Simon Palfrey grew up in Australia and was a Rhodes Scholar at Oxford. He is the author of Late Shakespeare: A New World of Words and, with Tiffany Stern, Shakespeare in Parts. His essay, "Macbeth and Kierkegaard", is published in Shakespeare Survey 57. He is currently a lecturer in English at the University of Liverpool.
Doing Shakespeare demystifies and clarifies the study of Shakespeare, tackling many of the challenges students and audiences face in understanding his drama and language. It confronts the most commonly asked questions: does Shakespeare matter; does he have anything to say to us; if he has, why does he say it like he does? How does Shakespeare do it—and how are we supposed to 'do' Shakespeare?
This innovative guide is designed to be a versatile companion for anyone engaging with Shakespeare's drama. Part One confronts the difficulty of Shakespeare's language, with chapters on metaphor, repetition, high style, verse and prose, rhyme, and wordplay. Part Two explores the complexity of Shakespeare's characters, looking closely at soliloquies, doubles, disguises, off-stage action, and the role of the audience in constructing character. Opening chapter summaries and set-piece examples of varying complexity draw from the most commonly studied and performed plays. Play and character indexes allow for quick and flexible use of the book.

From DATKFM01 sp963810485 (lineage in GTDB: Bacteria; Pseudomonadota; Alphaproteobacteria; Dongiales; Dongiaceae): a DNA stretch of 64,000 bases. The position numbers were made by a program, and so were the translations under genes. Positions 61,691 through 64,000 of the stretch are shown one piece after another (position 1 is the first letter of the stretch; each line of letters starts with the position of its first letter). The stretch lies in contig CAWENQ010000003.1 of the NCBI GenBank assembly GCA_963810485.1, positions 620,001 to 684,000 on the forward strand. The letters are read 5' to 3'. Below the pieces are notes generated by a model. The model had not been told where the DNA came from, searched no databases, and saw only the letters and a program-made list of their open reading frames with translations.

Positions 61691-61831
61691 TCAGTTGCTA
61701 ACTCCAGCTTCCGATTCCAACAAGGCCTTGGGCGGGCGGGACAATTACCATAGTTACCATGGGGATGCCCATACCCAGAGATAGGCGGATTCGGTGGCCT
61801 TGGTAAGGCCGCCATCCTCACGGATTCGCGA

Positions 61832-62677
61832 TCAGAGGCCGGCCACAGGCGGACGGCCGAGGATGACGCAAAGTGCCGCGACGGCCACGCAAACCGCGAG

Doing Shakespeare is ideal for anyone new to Shakespeare, or for anyone who wants Shakespeare to be made new again for them.
Table of Contents
Part 1: Words
1. Why all of these metaphors?
2. Why use two words when one might do?
3. Why the repetition?
4. Why the high style?
5. Why rhyme?
6. What difference does prose make?
7. Why all of these puns?
Part 2: Characters
8. What are these speaking things?
9. Where is a character?
10. Is direct self-expression possible? The soliloquy
11. Did they do it? Sex and heroines
12. In search of Shakespeare's characters: Iago and Hamlet
Suggestions for further reading
"synopsis" may belong to another edition of this title.
Simon Palfrey is Fellow in English, Braesnose College, Oxford University.Review:
¬'The main contours of Palfrey¬'s thesis are clearly drawn, and absolutely right and just, and his sensitivity to the nature and condition of Shakespeare is a pleasure to encounter.¬' - Bernard Richards, The English Review
"About this title" may belong to another edition of this title.
Book Description Arden Shakespeare, 2004. Soft cover. Book Condition: New. 1st Edition. NEW. Bookseller Inventory # 17JUL0516